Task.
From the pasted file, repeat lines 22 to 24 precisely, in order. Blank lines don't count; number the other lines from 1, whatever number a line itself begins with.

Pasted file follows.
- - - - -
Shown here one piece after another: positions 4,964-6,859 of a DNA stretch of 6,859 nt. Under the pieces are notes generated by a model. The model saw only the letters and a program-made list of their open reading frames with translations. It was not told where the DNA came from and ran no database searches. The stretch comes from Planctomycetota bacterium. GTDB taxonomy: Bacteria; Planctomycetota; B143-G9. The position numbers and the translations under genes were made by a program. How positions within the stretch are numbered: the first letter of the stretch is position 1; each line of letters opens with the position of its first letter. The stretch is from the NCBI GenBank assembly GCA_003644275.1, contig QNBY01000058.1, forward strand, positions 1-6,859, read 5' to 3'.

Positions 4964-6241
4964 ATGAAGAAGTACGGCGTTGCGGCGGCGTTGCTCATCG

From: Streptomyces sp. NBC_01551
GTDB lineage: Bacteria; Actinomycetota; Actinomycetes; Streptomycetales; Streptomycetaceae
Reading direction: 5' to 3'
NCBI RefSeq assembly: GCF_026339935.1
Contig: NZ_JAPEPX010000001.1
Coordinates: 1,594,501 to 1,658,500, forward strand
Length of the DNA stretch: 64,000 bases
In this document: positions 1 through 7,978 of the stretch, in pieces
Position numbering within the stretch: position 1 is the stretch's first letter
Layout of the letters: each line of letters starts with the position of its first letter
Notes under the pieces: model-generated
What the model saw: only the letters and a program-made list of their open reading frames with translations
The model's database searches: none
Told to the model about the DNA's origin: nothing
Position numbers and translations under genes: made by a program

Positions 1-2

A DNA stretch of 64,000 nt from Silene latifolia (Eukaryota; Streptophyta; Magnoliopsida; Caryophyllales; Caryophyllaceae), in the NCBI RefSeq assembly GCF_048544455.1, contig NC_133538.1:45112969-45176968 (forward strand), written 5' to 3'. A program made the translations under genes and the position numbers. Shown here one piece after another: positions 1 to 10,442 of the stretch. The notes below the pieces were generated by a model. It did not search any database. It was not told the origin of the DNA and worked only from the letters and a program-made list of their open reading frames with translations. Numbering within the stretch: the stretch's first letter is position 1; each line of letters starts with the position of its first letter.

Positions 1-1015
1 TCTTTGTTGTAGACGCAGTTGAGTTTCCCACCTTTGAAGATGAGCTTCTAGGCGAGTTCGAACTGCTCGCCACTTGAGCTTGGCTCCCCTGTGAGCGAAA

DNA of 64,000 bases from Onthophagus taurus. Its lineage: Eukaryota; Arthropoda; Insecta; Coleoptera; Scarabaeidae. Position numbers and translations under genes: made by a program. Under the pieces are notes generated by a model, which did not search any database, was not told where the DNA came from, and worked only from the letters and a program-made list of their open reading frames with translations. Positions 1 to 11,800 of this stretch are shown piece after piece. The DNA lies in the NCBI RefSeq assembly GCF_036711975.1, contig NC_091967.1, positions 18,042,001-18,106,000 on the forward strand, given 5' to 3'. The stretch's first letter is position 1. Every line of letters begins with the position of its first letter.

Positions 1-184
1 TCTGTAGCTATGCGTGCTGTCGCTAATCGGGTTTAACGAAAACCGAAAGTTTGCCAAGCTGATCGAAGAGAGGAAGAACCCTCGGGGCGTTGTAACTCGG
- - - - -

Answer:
1 TCTTTGTTGTAGACGCAGTTGAGTTTCCCACCTTTGAAGATGAGCTTCTAGGCGAGTTCGAACTGCTCGCCACTTGAGCTTGGCTCCCCTGTGAGCGAAA

DNA of 64,000 bases from Onthophagus taurus. Its lineage: Eukaryota; Arthropoda; Insecta; Coleoptera; Scarabaeidae. Position numbers and translations under genes: made by a program. Under the pieces are notes generated by a model, which did not search any database, was not told where the DNA came from, and worked only from the letters and a program-made list of their open reading frames with translations. Positions 1 to 11,800 of this stretch are shown piece after piece. The DNA lies in the NCBI RefSeq assembly GCF_036711975.1, contig NC_091967.1, positions 18,042,001-18,106,000 on the forward strand, given 5' to 3'. The stretch's first letter is position 1. Every line of letters begins with the position of its first letter.

Positions 1-184